“Let’s Colour Our City”: Teens at work to change the world

“One of my classmates did not support any of my ideas for our college festival last year and at times she even lied to the professors in charge saying that I didn’t provide any ideas at all! This year she’s heading the Discipline Committee as well as the Nature Club in college and there have been days when I’ve had to work with her or help her out. Initially, I felt a little hesitant considering her behaviour towards me last year, but then I remembered my commitment to the project of the Teens4Unity: “Let’s Colour our City”, so I chose to work with her all the same. Now she has started to share her food with me in class during our break, and although it is still taking me some time to forgive her completely I am hoping that things will continue to get better in the course of time.”
— TANIA F, Mumbai

These and many similar life stories are shared by teens worldwide who form part of the International Focolare Movement, which began in Italy during World War II and is now present in 182 countries, and more than 2 million people of all ages share its life and work to build a world that is more united.

Who would not like to see one’s own city, instead of “grey” because of solitude and indifference, coloured by the love that brings people closer and builds fraternity?

The Golden Rule

There is a rule that can help, which is practised by thousands of the Teens4unity all over the world, who are taking ahead a worldwide project called “Let’s colour our City”. Their rule is known worldwide and is called the “GOLDEN RULE”. The Teenager Today brings you a series of articles that will explain to you this project better and see if we could extend this to all our cities and start “colouring them” with our actions based on this rule. It could be the first step to change our world.

Chiara Lubich (1920-2008), who was born in Trent, Italy, was the first one to have the idea of a project for a united world and often spoke of the Golden Rule. Once she said: “Those who know a little about the different religions that we practise say that there is a formula present in almost all the faiths of the world. It’s called the GOLDEN RULE. It says: “DO NOT DO TO OTHERS WHAT YOU WOULD NOT LIKE THEM DO TO YOU”. In practice it asks for respect for others. And to have respect, we must love”.

Chiara Lubich on her visit to India

Chiara’s numerous travels all over the globe brought her also to India and one of her first trips in 2001 was to Coimbatore in Tamil Nadu where she was invited to receive the “Defender of Peace Award” conferred on her by a Gandhian organization called Shanti Ashram. Dr Vinu Aram, the current director of the ashram had this to say about her long friendship with Chiara Lubich: “Chiara said once that love is written in the heart of every human being. I thank God for the gift of her vision, the beauty of her life experience and the love with which she touched the hearts. For her the unprecedented challenge of building unity amidst diversity was more than a call, it was indeed a possibility. I cherish the many personal interactions I had with her. Her simplicity, her affectionate attention to details, her love for human unity, her celebration of aesthetics, the personal word she had for my work… for my dreams!”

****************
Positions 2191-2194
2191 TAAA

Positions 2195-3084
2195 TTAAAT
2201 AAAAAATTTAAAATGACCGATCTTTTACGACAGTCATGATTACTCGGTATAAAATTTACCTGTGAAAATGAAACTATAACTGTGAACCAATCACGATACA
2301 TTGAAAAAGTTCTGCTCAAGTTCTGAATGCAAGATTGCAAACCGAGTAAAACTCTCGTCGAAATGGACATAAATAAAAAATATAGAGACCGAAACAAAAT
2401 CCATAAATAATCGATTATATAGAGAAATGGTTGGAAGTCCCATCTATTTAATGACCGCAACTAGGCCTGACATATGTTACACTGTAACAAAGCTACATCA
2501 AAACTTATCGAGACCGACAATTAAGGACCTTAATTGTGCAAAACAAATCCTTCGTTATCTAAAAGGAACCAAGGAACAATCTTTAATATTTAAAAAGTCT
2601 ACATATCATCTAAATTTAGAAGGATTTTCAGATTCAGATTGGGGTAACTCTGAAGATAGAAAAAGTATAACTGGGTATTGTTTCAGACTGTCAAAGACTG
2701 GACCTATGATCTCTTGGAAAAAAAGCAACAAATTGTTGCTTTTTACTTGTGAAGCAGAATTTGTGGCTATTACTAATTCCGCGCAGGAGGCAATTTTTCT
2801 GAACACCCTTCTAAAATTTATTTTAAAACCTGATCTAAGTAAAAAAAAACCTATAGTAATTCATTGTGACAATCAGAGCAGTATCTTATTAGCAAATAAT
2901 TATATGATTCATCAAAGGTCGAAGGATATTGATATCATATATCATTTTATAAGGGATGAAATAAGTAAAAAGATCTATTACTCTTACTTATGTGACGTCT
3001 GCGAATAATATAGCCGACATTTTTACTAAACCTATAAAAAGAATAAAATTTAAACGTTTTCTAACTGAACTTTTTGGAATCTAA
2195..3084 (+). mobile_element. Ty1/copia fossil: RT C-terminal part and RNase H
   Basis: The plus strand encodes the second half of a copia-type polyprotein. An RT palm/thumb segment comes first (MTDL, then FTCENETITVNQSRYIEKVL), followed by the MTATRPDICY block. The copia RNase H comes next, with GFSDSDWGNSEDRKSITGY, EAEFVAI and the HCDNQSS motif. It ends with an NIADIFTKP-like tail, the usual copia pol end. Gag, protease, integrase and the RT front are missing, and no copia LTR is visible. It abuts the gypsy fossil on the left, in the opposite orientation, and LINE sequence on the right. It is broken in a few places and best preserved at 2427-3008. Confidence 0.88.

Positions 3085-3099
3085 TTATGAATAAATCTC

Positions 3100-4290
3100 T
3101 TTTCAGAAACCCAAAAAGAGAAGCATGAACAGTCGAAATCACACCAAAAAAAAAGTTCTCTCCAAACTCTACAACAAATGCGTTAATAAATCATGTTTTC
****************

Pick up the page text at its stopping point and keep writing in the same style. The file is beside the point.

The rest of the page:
Birth of the “Focolare”

Chiara was 19-years-old when the Second World War broke out between Germany and its allies and Great Britain, bringing destruction, hatred and violence in many countries. The war was raging even in the city of Trent, northern Italy, where she lived and was eager to follow her dream of furthering her studies in philosophy, and where she worked as a primary school teacher to support her family. In all that devastation, together with a group of friends Chiara understood one big lesson: everything in this world passes, all our ideals and possessions can be taken away leaving us empty handed, except for one ideal, which no bomb can destroy. That ideal is God, who is Love, that love which is in the heart of all of us.

Chiara and her friends used to run to the air raid shelters as many as ten times a day, and they could take nothing with them, except for a pocket sized Gospel, in which they rediscovered that every word, every episode is rooted in the commandment to love one another.

Teens listening to Chiara Lubich

They decided to build their lives on this commandment and their first reaction was to reach out to help and serve the poor people of Trent. Soon many others connected to this small group of young girls, attracted by their enthusiasm to love all around them, their hearts aflame with their Ideal of the love of God.

Those around them started to call them people of the “focolare”, an Italian word which means hearth or family fireside, and thus the name given to the movement that was being born.

Since those beginnings in the 1940’s this movement spread like wildfire bringing people together, turning diversity into mutual enrichment. It contributes to discovering the principles of truth and love present in all cultures and religious beliefs, based on the spirit of unity, which changes the way people relate in society. Economics, politics, art, culture, sports, health, education… the Focolare movement proposes opening of new roads in all aspects of life and social living.